Chrome 71 to Block All Ads on Sites That Serve Abusive Experiences

Chrome 71 to Block All Ads on Sites That Serve Abusive Experiences

Chrome 71 is all set to roll out to users in December

Highlights
  • Google is cracking down further on abusive ads
  • It will block all ads on sites that serve abusive experiences
  • This feature will roll out with Chrome 71

In its efforts to combat abusive experiences on the Web, Google has now announced that it will block all ads on a webpage, if it finds that the page consistently shows abusive ads. This is Google's new attempt to reducing intrusive and misleading ads on the Internet that often lead to malicious websites and steal personal information as well. Google has confirmed that it will begin blocking all ads on sites that list abusive ads from December this year. It will introduce this functionality with Chrome 71.

Google says that Chrome 71 will remove all ads on the sites that consistently show abusive experiences. Chrome 71 will start rolling out from December, and the tech giant will give site owners a 30-day window to fix experiences flagged by them before Chrome begins to remove ads. As a fair explainer, Google will publish an Abusive Experience Report to let site owners see if any abusive experiences are there on their site, and needs to be corrected or removed.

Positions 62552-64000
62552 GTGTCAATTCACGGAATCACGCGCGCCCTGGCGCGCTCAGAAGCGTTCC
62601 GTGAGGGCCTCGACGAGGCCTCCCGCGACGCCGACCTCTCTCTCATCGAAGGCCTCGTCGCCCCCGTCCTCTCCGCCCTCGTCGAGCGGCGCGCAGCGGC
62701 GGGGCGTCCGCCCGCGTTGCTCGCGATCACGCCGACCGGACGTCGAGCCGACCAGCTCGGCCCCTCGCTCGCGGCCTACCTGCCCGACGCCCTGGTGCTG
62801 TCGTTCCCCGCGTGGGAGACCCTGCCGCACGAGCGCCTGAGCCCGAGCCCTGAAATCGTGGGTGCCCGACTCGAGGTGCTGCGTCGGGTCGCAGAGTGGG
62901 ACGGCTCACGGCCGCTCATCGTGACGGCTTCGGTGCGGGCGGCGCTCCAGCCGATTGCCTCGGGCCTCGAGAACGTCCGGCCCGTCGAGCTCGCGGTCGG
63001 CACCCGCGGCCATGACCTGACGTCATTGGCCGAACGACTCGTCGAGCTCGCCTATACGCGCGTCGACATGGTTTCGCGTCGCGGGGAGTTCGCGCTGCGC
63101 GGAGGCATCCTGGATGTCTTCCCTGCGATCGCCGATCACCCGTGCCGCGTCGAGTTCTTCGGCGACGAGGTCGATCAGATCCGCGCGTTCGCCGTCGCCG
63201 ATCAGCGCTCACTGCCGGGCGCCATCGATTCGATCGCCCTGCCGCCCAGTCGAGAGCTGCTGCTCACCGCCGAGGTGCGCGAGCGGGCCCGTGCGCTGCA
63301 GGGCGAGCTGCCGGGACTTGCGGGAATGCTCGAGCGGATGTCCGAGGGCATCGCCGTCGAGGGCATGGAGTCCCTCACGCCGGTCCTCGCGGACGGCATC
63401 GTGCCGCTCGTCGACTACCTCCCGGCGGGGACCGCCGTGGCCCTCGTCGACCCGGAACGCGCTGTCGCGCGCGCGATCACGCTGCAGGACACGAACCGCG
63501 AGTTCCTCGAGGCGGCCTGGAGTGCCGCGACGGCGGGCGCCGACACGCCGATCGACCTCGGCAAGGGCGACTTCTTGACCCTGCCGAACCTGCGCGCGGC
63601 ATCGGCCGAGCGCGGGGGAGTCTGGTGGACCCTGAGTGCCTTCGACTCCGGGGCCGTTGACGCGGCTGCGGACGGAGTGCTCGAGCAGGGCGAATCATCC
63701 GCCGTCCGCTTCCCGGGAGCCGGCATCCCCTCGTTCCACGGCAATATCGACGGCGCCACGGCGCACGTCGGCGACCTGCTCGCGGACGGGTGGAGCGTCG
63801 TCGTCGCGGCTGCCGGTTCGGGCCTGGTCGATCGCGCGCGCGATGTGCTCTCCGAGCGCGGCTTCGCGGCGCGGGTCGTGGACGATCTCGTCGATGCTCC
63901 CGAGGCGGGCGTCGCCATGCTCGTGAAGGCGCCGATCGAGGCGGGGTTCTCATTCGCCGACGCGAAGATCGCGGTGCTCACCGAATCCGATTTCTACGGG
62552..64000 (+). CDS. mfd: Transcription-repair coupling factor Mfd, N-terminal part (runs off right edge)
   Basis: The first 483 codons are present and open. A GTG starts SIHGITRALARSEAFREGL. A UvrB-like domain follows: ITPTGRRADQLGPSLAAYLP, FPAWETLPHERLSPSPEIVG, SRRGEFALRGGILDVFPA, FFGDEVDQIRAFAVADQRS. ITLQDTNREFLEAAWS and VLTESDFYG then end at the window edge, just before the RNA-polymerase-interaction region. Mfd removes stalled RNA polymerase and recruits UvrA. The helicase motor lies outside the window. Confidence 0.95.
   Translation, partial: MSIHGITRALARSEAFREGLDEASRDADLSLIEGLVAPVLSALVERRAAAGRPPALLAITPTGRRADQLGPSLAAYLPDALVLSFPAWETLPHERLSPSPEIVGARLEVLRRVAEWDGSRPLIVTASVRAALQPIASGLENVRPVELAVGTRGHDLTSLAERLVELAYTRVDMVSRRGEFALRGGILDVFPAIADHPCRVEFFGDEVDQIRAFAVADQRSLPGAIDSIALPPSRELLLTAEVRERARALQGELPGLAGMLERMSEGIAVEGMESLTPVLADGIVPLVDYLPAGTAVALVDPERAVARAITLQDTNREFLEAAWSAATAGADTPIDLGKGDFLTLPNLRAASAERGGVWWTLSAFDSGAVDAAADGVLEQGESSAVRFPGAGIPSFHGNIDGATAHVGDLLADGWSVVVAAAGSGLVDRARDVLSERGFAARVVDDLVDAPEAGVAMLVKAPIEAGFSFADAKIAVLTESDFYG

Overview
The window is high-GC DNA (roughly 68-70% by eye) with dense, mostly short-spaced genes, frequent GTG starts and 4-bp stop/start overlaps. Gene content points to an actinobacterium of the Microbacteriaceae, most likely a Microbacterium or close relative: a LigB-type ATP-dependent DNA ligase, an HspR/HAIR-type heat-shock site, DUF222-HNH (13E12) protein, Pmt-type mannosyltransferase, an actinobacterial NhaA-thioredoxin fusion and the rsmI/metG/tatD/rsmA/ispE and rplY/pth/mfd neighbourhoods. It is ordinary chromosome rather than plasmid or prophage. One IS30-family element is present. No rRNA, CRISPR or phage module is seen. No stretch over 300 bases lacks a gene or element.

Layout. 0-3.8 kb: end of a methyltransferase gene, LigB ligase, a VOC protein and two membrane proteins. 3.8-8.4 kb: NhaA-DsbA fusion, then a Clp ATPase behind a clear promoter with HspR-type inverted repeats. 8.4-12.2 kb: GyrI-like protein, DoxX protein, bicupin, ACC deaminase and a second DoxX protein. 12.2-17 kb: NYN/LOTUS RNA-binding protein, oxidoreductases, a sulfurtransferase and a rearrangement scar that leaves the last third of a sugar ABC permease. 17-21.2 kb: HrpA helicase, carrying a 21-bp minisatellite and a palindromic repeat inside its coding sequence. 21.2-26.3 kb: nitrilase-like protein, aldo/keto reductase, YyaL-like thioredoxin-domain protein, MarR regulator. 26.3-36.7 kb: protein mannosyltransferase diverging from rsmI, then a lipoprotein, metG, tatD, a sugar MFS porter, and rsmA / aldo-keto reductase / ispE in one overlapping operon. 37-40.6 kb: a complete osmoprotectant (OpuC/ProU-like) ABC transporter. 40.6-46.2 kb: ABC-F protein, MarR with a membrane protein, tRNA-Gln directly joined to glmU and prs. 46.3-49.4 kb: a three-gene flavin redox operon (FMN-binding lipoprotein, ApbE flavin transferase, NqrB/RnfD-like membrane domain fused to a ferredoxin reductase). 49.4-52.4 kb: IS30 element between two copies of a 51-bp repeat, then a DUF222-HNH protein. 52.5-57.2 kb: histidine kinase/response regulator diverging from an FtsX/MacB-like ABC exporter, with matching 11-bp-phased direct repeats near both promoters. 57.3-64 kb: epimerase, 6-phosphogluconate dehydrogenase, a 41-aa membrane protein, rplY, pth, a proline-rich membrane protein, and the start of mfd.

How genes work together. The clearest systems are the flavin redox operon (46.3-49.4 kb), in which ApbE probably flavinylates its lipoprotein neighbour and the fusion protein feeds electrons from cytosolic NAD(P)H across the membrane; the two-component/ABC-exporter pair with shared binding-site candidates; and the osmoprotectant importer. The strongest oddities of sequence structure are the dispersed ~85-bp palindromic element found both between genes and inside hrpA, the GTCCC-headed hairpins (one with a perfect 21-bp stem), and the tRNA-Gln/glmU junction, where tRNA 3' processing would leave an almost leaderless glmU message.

The Mountain View company has explained on its support page, that abusive experiences include fake messages, unexpected click areas on a site or ad, misleading site behaviour, phishing, auto redirect without any user intervention, malware or unwanted software, and ads or page elements that resemble a moving or clicking mouse pointer that attempt to trick a user into interacting with it. This abusive site filtering feature will be enabled by default with Chrome 71, but users can disable it by going to their Chrome Settings.

This isn't the first step by Google to make the user experience of web browsing safer with Chrome. In July, Google released Chrome 68 and introduced the ability to prevent sites from opening new tabs or windows if it found them to be serving abusive experiences as well.

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Further reading: Google, Chrome, Chrome 71
Tasneem Akolawala is a Senior Reporter for Gadgets 360. Her reporting expertise encompasses smartphones, wearables, apps, social media, and the overall tech industry. She reports out of Mumbai, and also writes about the ups and downs in the Indian telecom sector. Tasneem can be reached on Twitter at @MuteRiot, and leads, tips, and releases can be sent to tasneema@ndtv.com. More
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